Representative Jeb Hensarling, chairman of the House Financial Services Committee, issued subpoenas to the Treasury Department and the Federal Reserve Bank of New York for documents described as contingency plans to avert a default in case Congress failed to raise the debt ceiling.
Hensarling, a Texas Republican, also sent a subpoena to the Justice Department for documents related to financial institutions considered “too big to fail.”
“These three government agencies have chosen to unlawfully obstruct, delay and withhold information that our committee and the taxpayers have the right to know,” Hensarling said in a statement Monday in Washington.
Hensarling, 57, is using the power of his committee to demand more transparency from the Obama administration. He is separately seeking more accountability from the Fed over a 2012 leak of confidential monetary policy information, which is the subject of a Justice investigation.
The Treasury drew up plans in 2013 to pay holders of U.S. securities in case Congress failed to raise the debt ceiling, according to a 2014 letter from Hensarling to Treasury Secretary Jacob J. Lew that was obtained by Bloomberg.
Whether the U.S. could pay some of its obligations but not others was the subject of heating sparring between Lew and Republicans in Congress during a standoff over the debt ceiling in 2013. Republican lawmakers argued that that nation could continue to pay holders of Treasury bonds, while Lew said such a strategy wasn’t feasible.
In the letter, Hensarling cited documents that he said detail “the steps the Department would take to successfully carry out any directive to prioritize payments on Treasury bonds if the debt ceiling were not raised.”
Hensarling said the documents “raise the question whether there was an adequate factual basis” for Lew’s earlier testimony to Congress about the ability to “prioritize” payments.
In October 2013 testimony to the Senate Finance Committee, Lew said that automated systems write about 80 million checks a month, and “you cannot go into those systems and easily make them pay some things and not other things,” such as payments to veterans and retirees.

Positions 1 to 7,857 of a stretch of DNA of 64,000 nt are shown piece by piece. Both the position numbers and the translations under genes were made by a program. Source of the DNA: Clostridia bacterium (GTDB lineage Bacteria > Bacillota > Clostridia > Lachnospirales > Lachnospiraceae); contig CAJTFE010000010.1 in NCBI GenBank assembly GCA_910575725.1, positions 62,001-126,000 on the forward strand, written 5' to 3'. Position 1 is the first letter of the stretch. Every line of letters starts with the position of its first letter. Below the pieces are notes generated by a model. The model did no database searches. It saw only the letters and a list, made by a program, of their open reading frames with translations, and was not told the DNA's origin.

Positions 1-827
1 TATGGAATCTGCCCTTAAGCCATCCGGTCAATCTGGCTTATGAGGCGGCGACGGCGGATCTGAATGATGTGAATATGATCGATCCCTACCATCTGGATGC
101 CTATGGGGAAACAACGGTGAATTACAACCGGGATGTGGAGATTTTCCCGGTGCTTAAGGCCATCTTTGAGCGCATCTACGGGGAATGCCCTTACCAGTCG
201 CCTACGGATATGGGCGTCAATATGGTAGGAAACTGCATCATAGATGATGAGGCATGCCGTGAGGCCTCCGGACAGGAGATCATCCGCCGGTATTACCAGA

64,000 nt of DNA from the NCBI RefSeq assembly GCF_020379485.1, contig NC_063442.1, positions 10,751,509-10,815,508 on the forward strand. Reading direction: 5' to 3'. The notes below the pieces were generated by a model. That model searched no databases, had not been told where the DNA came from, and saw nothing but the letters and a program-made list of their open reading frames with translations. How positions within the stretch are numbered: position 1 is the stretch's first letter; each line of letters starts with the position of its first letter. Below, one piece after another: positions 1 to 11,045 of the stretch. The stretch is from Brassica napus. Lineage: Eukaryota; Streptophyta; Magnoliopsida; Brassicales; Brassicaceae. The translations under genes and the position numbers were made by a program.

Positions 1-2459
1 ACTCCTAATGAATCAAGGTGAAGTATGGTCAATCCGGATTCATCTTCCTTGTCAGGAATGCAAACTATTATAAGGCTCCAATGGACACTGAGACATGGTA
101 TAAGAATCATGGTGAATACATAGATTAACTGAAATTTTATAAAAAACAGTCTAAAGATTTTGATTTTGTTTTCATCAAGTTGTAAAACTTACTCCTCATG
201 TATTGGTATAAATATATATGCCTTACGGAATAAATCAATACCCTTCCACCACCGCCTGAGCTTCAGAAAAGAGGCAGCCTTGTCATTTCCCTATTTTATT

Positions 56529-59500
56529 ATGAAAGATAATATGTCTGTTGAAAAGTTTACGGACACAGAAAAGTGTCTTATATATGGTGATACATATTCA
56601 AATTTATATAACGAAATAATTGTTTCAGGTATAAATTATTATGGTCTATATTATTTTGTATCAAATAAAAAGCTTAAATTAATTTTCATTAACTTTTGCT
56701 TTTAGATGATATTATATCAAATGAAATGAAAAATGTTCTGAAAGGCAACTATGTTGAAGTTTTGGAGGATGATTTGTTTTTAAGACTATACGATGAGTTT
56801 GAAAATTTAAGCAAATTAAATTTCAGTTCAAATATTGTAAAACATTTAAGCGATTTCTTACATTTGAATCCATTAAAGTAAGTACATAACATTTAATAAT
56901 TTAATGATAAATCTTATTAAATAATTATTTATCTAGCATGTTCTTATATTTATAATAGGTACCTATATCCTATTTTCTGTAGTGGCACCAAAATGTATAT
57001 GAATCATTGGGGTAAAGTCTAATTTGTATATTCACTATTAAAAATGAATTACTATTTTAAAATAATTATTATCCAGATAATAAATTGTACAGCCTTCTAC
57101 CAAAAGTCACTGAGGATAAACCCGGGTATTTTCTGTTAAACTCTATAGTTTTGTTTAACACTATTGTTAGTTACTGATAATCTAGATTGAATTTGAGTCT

The New York Fed also drew up plans to “minimize market disruptions if the Department decided to partially delay Treasury bond payments,” according to Hensarling’s letter.
In October 2013, Congress delayed action on raising the debt ceiling until the day before the borrowing authority was scheduled to lapse. The four-week fiscal standoff preceding the action caused a 16-day government shutdown and prompted Fitch Ratings to warn it might lower its AAA rating for the U.S.
While the Treasury in May 2014 allowed the committee to review the debt-ceiling records in private, the panel’s staff hasn’t been able to get full control of the records, according to the statement. The Treasury also hasn’t given assurances “that it produced all known responsive records,” the panel said.
The committee said the Treasury also failed to produce records related to a money laundering investigation of HSBC Holdings Plc.
The Treasury, in a statement Monday, said: “We continue to be willing to work with the Committee to get it the information it needs and have cooperated extensively with the Committee on these issues. We regret that the Majority has decided to take this unilateral step.”
The Treasury later added: “There is no option other than raising or suspending the debt limit that could reasonably protect the American economy from very serious harm.”
A New York Fed spokeswoman declined to comment.
Hensarling said his panel subpoenaed information from the Justice Department “that would help it assess whether the Dodd-Frank Act ended the phenomenon of ‘too big to fail’ or whether new legislation is needed,” according to the statement.
Emily Pierce, a Justice Department spokeswoman, said in an e-mail that the department had made “great efforts” to “accommodate the committee’s request” through letters, briefings and testimony and “will continue to work cooperatively with the chairman.”
In March 2013, Hensarling requested records about the department’s decisions “not to prosecute large financial institutions based on the potential impact that such a prosecution may have on the national economy.”
The request came after then-Attorney General Eric Holder testified before the Senate Judiciary Committee that the size of the biggest banks hindered his ability to prosecute them, according to the statement from Hensarling’s panel.
“This gets to the heart of a key statement about Dodd-Frank, that there is no more too-big-to-fail,” said Norbert Michel, a research fellow at the Heritage Foundation in Washington. “Shedding light on what DOJ did and did not do would be great for addressing that.”
Hensarling led House opposition to the $700 billion bank bailout in 2008, calling it a “slippery slope to socialism,” and voted two years later against the Dodd-Frank Act to overhaul financial regulation.
In a letter to Hensarling, Maxine Waters, the top Democrat on the committee, protested his decision to issue the subpoenas without consulting other members of the panel.
“It is characteristically undemocratic to now use your newly vested unilateral authority and issue subpoenas in order to eliminate the ability of members of this committee -- both Democrat and Republican -- to openly debate the merit and necessity of such subpoenas,” she wrote in a letter made public by the California Democrat.
Waters also said the committee had already received information and access to documents from the three agencies.